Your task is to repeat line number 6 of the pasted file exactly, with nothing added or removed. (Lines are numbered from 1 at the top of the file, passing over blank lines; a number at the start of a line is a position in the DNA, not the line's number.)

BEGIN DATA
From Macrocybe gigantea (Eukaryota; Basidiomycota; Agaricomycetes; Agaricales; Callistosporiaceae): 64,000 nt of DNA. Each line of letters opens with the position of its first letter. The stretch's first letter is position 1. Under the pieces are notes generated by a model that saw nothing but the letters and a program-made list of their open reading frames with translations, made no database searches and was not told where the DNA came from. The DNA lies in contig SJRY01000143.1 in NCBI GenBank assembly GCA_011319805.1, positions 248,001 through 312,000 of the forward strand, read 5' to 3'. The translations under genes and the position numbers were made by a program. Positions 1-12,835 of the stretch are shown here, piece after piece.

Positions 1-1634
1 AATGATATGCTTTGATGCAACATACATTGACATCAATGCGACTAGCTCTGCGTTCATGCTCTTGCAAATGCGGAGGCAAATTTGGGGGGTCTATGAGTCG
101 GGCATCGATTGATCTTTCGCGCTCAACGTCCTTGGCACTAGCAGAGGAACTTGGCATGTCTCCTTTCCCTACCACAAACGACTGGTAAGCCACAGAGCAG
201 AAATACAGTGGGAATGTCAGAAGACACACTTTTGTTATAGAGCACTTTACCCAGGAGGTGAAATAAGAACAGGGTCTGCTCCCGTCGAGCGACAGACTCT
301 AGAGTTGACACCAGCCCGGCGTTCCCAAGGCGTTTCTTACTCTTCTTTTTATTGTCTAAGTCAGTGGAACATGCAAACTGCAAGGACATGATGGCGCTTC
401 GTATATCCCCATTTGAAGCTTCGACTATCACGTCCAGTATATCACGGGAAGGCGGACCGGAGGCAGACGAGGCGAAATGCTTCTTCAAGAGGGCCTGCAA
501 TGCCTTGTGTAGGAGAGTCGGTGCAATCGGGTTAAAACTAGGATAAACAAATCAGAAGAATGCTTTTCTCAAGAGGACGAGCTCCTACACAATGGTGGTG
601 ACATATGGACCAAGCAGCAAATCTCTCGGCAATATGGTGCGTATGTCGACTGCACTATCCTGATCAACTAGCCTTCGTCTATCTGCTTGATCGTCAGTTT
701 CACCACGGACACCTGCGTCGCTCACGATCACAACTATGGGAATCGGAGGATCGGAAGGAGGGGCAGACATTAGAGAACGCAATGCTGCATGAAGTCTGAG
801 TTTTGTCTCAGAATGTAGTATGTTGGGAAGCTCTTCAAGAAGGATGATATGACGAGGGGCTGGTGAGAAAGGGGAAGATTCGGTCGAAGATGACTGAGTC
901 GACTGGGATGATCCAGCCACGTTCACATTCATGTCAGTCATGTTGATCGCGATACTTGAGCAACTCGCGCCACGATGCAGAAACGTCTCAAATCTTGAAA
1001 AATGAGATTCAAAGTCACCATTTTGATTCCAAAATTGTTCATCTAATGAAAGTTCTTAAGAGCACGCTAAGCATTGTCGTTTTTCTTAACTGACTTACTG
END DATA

301 AGAGTTGACACCAGCCCGGCGTTCCCAAGGCGTTTCTTACTCTTCTTTTTATTGTCTAAGTCAGTGGAACATGCAAACTGCAAGGACATGATGGCGCTTC